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Disney’s ‘Pride’ Collection Feels Pretty Insincere for LGBTQ+ Fans

There’s no rainbow connection on this platform.

Disney Pride month Instagram post.

In typical Pride Month Corporate Nonsense, Disney+ has just debuted their “pride collection,” and if nothing else, it seems to highlight just how little Disney is actually doing in the way of meaningful representation.

The official Disney+ instagram made a post that read, “This Pride Month and beyond, The Walt Disney Company stands with the LGBTQIA+ community and its allies by proudly supporting storytelling that is inclusive, diverse, and authentic. 🌈” (And yes, they put the rainbow emoji instead of a rainbow flag). “Today and every day, we are committed to reimagining tomorrow by amplifying LGBTQIA+ stories as well as championing the importance of accurate representation in media and entertainment. Join us in uplifting LGBTQIA+ voices, talent, and content with our new Pride Collection on #DisneyPlus, including incoming titles such as #TrevorTheMusicalOnDisneyPlus and #LoveVictor, and additional upcoming activations. #Pride365.”

Fans, however, were not amused—not just because of the typical pandering but also because Disney is trying to seem progressive while also ignoring their own history of censorship of the media they are now promoting.

Luz and Amity dance on Disney's The Owl House.

The Owl House, Gravity Falls, and Star vs. the Forces of Evil all received harsh censorship if not outright cancellation over their portrayals of queer couples. The Owl House’s cancellation hurts especially because it was genuinely groundbreaking for Disney and now it seems to be paying the price for breaking the mold. Disney also moved the Love, Simon sequel series to Hulu over concerns that it wouldn’t be “family friendly,” only to bring over the nearly R-rated Marvel Netflix shows a year later.

This “collection” also highlights the lack of queer representation in some of their biggest franchises; fourteen years of Marvel media, and only 2 TV shows and 1 movie feature prominent canonically queer main characters (arguably 2, with Multiverse of Madness, but we’re still waiting for the big screen universe to acknowledge that America Chavez is a lesbian). 45+ years of Star Wars, and unless you count Lando Calrissian having a relationship with a droid, there’s no representation in a galaxy far, far away. And that’s to say nothing of Disney’s 85+ years of animated movies that have yet to make a main character queer.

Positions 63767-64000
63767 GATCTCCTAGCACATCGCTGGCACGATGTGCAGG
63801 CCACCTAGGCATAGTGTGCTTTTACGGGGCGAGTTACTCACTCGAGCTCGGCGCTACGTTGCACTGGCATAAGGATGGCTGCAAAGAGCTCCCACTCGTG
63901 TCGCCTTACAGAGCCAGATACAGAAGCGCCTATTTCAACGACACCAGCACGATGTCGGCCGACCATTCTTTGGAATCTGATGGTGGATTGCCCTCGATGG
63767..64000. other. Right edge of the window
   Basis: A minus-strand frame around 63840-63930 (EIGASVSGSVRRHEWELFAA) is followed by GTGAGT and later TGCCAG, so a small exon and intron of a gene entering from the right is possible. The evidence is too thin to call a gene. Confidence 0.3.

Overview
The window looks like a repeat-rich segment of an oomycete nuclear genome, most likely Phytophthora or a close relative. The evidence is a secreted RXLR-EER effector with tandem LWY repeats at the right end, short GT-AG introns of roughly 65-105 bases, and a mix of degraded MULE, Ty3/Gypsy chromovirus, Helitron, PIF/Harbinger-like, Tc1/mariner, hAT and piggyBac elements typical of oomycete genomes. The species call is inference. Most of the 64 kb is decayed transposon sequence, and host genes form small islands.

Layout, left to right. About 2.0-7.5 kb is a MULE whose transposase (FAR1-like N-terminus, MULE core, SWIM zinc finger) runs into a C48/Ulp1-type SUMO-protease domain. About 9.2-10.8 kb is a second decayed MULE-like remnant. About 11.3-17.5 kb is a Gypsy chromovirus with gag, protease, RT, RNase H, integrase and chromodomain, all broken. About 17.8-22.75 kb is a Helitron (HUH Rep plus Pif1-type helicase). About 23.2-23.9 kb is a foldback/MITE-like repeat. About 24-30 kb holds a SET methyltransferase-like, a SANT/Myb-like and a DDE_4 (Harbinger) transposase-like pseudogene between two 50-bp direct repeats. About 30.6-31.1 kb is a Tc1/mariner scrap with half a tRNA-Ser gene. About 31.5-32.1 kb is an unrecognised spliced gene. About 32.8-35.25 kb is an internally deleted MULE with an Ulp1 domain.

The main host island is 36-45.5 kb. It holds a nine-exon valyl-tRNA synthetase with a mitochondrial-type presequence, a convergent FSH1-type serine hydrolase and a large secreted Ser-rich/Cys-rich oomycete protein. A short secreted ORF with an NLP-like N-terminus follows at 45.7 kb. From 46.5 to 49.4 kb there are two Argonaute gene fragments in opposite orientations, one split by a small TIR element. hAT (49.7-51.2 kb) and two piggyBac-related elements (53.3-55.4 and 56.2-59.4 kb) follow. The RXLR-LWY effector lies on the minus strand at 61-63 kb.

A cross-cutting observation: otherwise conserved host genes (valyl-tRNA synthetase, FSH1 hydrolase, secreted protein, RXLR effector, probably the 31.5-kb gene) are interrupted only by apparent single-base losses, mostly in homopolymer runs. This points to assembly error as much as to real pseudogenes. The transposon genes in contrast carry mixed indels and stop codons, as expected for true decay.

I also can’t help but notice none of the movies that touted having the first Queer Disney character are in this post, be it LeFou from Beauty and the Beast (2017) or the cyclops cop in Onward).

Alex Hirsh, creator of gravity falls, tweeting: "Disney Privately: Cut the gay scene! We might lose precious pennies from Russia and China! Disney publically: clown emoji honk honk we put a rainbow bumper sticker on Lightning McQueen today CONSUME OUR PRODUCTS TEENS"
Gravity Falls creator Alex Hirsch, being an icon (via twitter)

Almost all queer representation to come from the House of Mouse has been thanks to the directors and creators fighting for said representation, not the company genuinely wanting to support the community. And Disney’s storytelling is frequently worse off for it.

Even their current good press for supposedly fighting Florida’s “Don’t Say Gay” bill is laughable when you consider how Disney donated to campaigns of proponents of the bill, and Pixar seems to agree, calling out Disney on their hypocrisy.

A protester outside Disney holds up a sign that says 'Trans Rights are Human Rights' in Florida
(Octavio Jones/Getty Images)

I hope that Disney finally hears the wakeup call to do better with queer representation, rather than doubling down on their half-baked rainbow veneer or giving up altogether. But I also hope that audiences take this chance to support queer indie films and small-time creators who are doing the real work of showing the beauty of every color of the rainbow and all the people in it. There’s a whole new world of queer representation, and you can be a part of it.

(featured image: Disney+)

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Kimberly Terasaki is a Creative Writing graduate, fanfiction author, and intersectional feminist. She liked Ahsoka Tano before it was cool, will fight you about Rey being a “Mary Sue,” and is a Kamala Khan stan. She appreciates all constructive criticism and genuine discussion.